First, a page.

after this will be twenty-four hundred francs a year,
including rent, and I shall have them. Above all
things, Bette, not a word to Hector. Is he well ? "

"Oh! as the Pont Neuf! he's as gay as a lark,
and thinks of nothing but his little witch of a

Madame Hulot was gazing at a tall silver pine
which she could see from her window, and Lisbeth
was unable to read anything of what her cousin's
eyes might express.

"Did you remind him that it was the day when
we were all to dine together here? "

"Yes; but, pshaw! Madame Marneffe gives a
large dinner, and hopes to arrange for Monsieur
Coquet's resignation ! and that takes precedence of
everything. Adeline, listen to me: you know my
disposition, how fierce I am in the matter of being
independent Your husband, my dear, will certainly
ruin you* I thought I might possibly be of service
to all of you under that woman's roof, but she is a
creature whose depravity goes beyond all bounds,


and she will obtain things from your husband that
will put him in a fair way to disgrace you all."

Adeline started like one who receives a dagger-
thrust in the heart

"But I tell you I am sure of it, my dear Adeline.
I must try to enlighten you. Let us think of the
future! The marshal is old, but he will live a long
while, and he has a handsome salary ; his widow,
if he should die, would have a pension of six thous-
and francs. With that sum I would undertake to
provide for you all. Use your influence with the
good old man to make a match between us. It isn't
for the sake of being Madame la Marechale; I care
as little for such trifles as for Madame Marneffe's
conscience; but you will all have bread. I see that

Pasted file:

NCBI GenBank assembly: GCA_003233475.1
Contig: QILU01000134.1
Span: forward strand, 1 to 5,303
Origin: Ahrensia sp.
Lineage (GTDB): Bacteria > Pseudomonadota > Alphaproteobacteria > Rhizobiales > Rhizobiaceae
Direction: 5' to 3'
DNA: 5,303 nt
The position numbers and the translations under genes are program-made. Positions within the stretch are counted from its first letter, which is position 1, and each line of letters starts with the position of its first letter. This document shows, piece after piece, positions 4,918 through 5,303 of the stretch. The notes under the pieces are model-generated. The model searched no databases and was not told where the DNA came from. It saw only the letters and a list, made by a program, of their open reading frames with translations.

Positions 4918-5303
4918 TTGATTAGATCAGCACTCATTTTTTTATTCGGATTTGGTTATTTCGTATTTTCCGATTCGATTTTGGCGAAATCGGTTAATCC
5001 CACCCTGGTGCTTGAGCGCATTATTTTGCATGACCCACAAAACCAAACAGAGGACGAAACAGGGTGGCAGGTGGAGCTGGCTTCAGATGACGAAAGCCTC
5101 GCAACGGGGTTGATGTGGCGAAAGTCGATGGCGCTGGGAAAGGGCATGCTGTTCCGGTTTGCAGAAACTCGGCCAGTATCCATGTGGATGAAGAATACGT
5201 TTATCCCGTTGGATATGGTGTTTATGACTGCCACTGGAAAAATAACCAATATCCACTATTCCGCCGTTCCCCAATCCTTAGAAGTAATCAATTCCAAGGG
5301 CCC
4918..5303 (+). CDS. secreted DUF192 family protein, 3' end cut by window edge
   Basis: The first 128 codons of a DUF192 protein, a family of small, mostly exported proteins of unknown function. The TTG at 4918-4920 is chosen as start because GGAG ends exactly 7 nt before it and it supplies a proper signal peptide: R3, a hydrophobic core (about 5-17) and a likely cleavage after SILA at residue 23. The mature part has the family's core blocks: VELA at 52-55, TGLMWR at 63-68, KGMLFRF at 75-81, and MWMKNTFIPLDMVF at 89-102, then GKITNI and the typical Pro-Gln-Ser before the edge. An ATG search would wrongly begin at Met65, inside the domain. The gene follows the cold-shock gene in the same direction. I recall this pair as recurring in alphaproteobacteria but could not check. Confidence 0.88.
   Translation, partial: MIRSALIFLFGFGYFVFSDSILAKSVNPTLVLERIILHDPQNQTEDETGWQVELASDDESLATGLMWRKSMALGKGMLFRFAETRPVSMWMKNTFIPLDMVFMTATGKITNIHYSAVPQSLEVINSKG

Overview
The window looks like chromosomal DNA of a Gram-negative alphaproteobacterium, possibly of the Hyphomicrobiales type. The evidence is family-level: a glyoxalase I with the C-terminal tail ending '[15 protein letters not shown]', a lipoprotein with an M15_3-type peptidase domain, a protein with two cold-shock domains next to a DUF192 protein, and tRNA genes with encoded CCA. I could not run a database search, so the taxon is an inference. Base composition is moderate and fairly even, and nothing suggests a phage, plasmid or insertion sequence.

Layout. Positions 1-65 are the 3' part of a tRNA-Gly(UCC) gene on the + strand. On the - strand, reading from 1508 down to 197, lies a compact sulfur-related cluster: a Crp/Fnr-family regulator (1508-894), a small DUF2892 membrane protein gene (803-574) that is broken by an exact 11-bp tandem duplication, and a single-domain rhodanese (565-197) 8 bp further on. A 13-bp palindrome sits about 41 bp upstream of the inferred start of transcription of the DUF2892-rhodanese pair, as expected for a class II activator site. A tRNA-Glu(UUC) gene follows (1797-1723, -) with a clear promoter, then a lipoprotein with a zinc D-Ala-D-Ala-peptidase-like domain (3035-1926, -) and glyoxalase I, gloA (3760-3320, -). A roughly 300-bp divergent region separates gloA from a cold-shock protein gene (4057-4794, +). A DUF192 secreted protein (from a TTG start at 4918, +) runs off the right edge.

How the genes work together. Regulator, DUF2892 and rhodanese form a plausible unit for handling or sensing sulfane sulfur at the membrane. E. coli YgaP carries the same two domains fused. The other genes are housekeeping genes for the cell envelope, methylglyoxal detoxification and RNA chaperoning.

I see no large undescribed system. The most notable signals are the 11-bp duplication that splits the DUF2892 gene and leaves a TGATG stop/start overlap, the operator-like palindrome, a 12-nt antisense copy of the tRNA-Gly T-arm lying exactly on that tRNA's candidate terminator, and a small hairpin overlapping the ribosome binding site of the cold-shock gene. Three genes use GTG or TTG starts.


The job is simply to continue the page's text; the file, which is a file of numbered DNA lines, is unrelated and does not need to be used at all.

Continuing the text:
Hortense must be in want of it, as you give her

The marshal made his appearance at this junc-
ture ; the old soldier had run so fast that he was
wiping his forehead with his silk handkerchief.

"I handed two thousand francs to Mariette," he
said in his sister-in-law's ear.

Adeline blushed to the roots of her hair. Two
tears trembled on her still long eye-lashes, and
she silently pressed the hand of the old man, whose
face shone with the joy of a happy lover.

"I intended to make you a present of that money,
Adeline," he continued; "instead of returning it to
me, do you select whatever you would like best"

He took the hand Lisbeth held out to him and
kissed it, so distraught was he by his delight


"That is promising," said Adeline to Lisbeth,
with something as near a smile as she could com-

At that moment the younger Hulot and his wife

"Does my brother dine with us?" asked the
marshal sharply.

Adeline took a pencil and wrote these words upon
a little square of paper :

"I expect him; he promised me this morning to
dine here ; but if he doesn't come the marshal must
have detained him, for he is overburdened with

Then she handed him the paper. She had in-
vented this method of conversing with the marshal,
and a supply of small square pieces of paper and a
pencil were placed upon her work-table.